When you stand in the shade, you feel cooler than when you stand in the sun. This isn’t because the air temperature is different. The radiation from the UV rays and direct sunlight makes you feel around 6 to 25 degrees warmer than you are. Likewise, sunlight in a room heats up hard surfaces like a hardwood or tile floor, your furniture, and your walls. It’s the solar radiation that warms things up.
When it’s the hottest days of summer with the sun high in the sky, the power of the sun coming in through the windows can make your room feel a lot warmer. You’re tempted to lower your thermostat to compensate, but that will drive up your energy bills. Is there a better option?
Plant Trees to Create Shade
Planting trees is a great way to create shade that keeps your rooms from heating up. Shade trees can slash your power bills by more than you might imagine. Choose the windows with the most sun exposure to help keep solar energy from impeding your air conditioner’s efficiency. You want shade trees to block some of the sun’s light when the sun is highest in the sky, usually from late morning to late afternoon.
You want to plant the shade trees on the east, west, and northwest sides of the house. You can plant them all the way around, but this can block the sun from warming your house in the winter. If that bothers you, stick to the east, west, and northwest.
How much will this really help with energy bills? According to the Department of Energy, air conditioning bills in homes with shade trees can be up to 25% less. Suppose your monthly electricity bill when the air conditioner is running is $200. You could lower that bill by $50. That’s a huge savings!
It takes time for a tree to grow. Most trees need to be 6 to 8 feet tall before they start creating enough shade to lower your air conditioning energy costs. If you’re considering adding shade trees, you’ll need them at that height to gain immediate benefits.
You also want to carefully consider the types of trees. Not every tree will provide as much shade as you hope. A palm tree’s long trunk and the burst of fronds at the top won’t create as much shade as a deciduous tree. Deciduous trees shed leaves in the fall as they go dormant in the winter. They’re the best choice as they spread out as they grow up.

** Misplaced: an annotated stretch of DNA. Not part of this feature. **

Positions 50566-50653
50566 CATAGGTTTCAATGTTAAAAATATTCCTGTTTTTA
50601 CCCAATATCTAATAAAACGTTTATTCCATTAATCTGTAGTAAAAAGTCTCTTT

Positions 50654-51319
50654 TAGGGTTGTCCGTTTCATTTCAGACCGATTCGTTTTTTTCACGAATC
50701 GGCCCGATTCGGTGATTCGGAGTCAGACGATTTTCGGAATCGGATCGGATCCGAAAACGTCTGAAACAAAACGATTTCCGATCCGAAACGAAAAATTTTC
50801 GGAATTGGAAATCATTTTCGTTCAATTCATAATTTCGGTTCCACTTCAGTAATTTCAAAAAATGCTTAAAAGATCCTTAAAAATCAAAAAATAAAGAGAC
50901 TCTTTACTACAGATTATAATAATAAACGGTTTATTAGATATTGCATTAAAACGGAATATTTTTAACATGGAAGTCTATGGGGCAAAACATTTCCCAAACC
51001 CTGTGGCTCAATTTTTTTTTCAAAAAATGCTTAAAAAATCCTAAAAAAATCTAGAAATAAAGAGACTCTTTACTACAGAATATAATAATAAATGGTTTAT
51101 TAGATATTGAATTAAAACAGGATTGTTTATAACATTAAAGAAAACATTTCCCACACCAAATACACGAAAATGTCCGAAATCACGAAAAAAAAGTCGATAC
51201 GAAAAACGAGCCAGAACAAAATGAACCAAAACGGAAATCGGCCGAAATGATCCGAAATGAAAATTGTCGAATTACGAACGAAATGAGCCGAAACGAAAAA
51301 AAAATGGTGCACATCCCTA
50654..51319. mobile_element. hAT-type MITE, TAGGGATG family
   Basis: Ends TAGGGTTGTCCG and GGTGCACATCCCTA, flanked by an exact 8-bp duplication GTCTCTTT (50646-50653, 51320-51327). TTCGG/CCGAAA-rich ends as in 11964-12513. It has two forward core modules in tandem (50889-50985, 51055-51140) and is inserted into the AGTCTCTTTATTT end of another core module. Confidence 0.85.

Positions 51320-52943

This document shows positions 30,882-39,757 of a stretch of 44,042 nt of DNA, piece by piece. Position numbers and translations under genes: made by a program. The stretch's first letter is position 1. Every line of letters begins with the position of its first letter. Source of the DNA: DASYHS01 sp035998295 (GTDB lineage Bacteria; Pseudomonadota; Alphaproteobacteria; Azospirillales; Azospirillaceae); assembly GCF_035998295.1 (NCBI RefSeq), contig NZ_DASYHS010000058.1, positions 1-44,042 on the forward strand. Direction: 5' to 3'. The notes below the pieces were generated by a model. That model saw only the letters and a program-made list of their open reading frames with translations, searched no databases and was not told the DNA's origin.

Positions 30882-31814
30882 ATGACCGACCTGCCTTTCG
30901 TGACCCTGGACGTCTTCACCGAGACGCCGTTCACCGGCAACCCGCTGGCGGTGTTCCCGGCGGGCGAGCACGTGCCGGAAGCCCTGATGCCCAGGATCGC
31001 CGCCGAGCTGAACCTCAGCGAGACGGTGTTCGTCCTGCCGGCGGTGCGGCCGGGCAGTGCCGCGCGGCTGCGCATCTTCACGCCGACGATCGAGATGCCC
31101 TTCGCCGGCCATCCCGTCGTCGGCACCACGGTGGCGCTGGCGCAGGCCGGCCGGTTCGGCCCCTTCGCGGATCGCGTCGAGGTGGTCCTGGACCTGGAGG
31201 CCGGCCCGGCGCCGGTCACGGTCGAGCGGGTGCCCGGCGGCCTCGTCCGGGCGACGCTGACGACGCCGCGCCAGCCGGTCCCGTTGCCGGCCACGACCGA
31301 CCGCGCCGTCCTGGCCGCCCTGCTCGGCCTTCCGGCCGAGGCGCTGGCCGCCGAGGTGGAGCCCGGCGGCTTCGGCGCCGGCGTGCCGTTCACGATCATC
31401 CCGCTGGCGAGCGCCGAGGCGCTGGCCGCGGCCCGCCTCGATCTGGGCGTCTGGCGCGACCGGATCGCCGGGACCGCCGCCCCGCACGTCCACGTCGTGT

What are some of the best deciduous trees for Florida’s heat and humidity? Here are a few options.
These sturdy oak trees are deep-rooted and tend to withstand hurricane-force winds. The benefits of these trees are that they don’t require much care. Plant them and they’ll grow and start to form large canopies for shade.
Florida elms can grow up to 80 feet tall and provide plenty of shade to your home thanks to the wide top. In the fall, the leaves will turn vibrant shades of orange and yellow.
The magnolia tree has fragrant, showy blooms that appear each spring. They grow upwards of 100 feet, so they can create plenty of shade for you. In the spring if it’s cool enough, they’ll scent your home, which makes them so popular with Floridians.
A maho tree is an evergreen that grows large hibiscus-like yellow flowers. The reason we recommend it is that it doesn’t take up as much space as other shade trees. If you don’t have a large yard, this mid-size shade tree is perfect.
Before planting any shade trees, be sure you know where your septic or sewer lines are. If you have a leach field and septic tank, you do not want to plant trees where the roots will cause damage to the pipes and tank.